As Americans continue to deal with the aftermath of the failed coup attempt by the Trump Presidency, warning bells ring loud for the whole world as the threat to parliamentary democracy becomes a universal companion of the growing crisis of global capitalism, especially with the pandemic currently haunting the world for the second successive year.
The seventh round of talks between the protesting farmers and the Modi regime have failed. The farmers, who continue to camp at Delhi’s borders in the bitter winter cold, braving thunderstorms and rain showers, have told the Government that nothing short of an outright repeal of the Three Anti-Farmer Laws is acceptable to them. The Modi regime remains adamant in its refusal to roll back these three laws.
The world has probably not seen a more difficult and challenging year than 2020 since the devastation of the world wars in the first half of the twentieth century. An extraordinary public health emergency claimed more than a million lives across the world and virtually brought normal social life and economic activities to a standstill as country after country sought to check the epidemic by imposing various degrees of lockdown for weeks and months together.
The Uttar Pradesh Prohibition of Unlawful Conversion of Religion Ordinance 2020 which claims to protect women from “love jehad”, in in fact a violent assault on women’s autonomy and will. This ordinance – as well as similar ordinances that are in place in Uttarakhand and in the pipeline in other BJP-ruled states – treats Hindu women as mere property of the Hindu community, not as individuals who can make their own choices.
IN an unprecedented, historic protest, lakhs of farmers are camped at Delhi’s borders, demanding a rollback of the three anti-farmer, pro-corporate laws forcibly and illegally imposed by the Modi regime. The farmers, marching to Delhi, were met with a violent assault by the police. The protesting farmers, after breaking through the barricades and braving tear gas and water cannons, have since then camped at the borders of the country’s capital city, blockading the national highways.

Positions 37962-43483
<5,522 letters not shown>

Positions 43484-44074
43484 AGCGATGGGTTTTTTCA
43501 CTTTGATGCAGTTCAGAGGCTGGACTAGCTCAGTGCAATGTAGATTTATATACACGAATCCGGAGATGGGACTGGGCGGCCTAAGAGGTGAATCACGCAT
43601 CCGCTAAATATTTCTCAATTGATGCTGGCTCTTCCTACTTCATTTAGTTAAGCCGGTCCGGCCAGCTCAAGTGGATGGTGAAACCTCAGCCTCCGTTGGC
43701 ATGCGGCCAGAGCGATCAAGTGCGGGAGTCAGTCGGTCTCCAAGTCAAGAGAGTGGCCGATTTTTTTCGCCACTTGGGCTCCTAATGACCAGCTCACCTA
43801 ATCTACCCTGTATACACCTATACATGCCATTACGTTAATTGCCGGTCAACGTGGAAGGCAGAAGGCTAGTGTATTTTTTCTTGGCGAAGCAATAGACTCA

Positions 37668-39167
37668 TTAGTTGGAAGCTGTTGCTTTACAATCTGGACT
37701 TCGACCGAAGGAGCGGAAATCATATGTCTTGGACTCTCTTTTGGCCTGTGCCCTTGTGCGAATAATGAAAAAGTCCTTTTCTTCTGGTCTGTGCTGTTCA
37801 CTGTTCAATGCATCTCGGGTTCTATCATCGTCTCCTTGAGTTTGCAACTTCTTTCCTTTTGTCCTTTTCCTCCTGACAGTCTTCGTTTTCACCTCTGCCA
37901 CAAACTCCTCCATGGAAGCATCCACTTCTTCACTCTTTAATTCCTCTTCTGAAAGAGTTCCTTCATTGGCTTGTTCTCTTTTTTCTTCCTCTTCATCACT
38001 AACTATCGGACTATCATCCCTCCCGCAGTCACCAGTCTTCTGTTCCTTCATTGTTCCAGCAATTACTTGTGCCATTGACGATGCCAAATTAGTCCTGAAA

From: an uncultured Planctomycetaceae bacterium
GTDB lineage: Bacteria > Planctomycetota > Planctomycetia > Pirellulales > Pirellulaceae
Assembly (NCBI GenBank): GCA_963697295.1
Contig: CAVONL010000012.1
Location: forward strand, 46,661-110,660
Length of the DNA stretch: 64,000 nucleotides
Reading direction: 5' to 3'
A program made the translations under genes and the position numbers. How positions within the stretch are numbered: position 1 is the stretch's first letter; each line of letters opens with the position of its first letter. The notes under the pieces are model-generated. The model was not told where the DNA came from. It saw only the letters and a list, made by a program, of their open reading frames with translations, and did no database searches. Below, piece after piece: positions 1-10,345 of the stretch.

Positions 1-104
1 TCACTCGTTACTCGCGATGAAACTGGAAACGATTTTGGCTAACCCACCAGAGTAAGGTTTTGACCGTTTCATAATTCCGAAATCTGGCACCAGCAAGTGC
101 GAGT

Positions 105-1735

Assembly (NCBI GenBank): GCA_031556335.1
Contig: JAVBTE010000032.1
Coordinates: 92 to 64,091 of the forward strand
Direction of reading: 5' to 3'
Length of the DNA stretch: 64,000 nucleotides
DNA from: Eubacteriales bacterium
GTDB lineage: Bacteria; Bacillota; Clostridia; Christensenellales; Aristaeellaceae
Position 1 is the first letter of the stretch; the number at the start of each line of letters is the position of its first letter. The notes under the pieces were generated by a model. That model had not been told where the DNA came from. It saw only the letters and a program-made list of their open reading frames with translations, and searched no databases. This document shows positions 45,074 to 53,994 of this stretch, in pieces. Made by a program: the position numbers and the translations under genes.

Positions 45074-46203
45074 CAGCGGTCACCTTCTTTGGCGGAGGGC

One of the most striking features of the Bihar 2020 Assembly Elections is the intense interest and involvement generated among voters by party and alliance manifestos. This time, it is the people of Bihar – its youth, workers, employees, women – who have put the questions of jobs, equal pay for equal work, rights and dignity at the centre of Bihar’s politics.
The forthcoming elections to the Assembly of Bihar are taking place in the shadow of the Covid-19 epidemic with major restrictions on election campaigning and gatherings of people. Huge parts of Bihar are still reeling under floods. Bihar will be the first state in India to undertake a major electoral exercise amid such restrictions. We had requested the Election Commission of India to schedule the polls keeping this abnormal situation in mind so the participation of the people did not get adversely affected.
IN the wake of the Delhi bus gangrape in 2012-13, hundreds of young Indians joined the anti-rape movement. Through their rage and exhaustion ran a bright thread of hope: a promise of social awakening and institutional change. For the first time ever, society was tuning into the women’s movement’s concerns about rape culture, victim blaming, and attacks on women’s autonomy in the name of safety.
The just concluded monsoon session of Parliament shows a mirror to the farce to which the Modi regime has reduced parliamentary democracy.
Question Hour was arbitrarily cancelled - thus doing away even with the formal notion that the Government and executive is answerable to the legislature, to Parliament and by extension to the people.
It took India quite some time to decode Narendra Modi’s ‘Achchhe Din’ rhetoric, but his latest ‘Atmanirbhar Bharat’ jumla (empty phrase) is unravelling much faster. For the Modi government, ‘Atmanirbhar Bharat’ has only one meaning – turning the whole of Indian economy into an Adani-Ambani enterprise!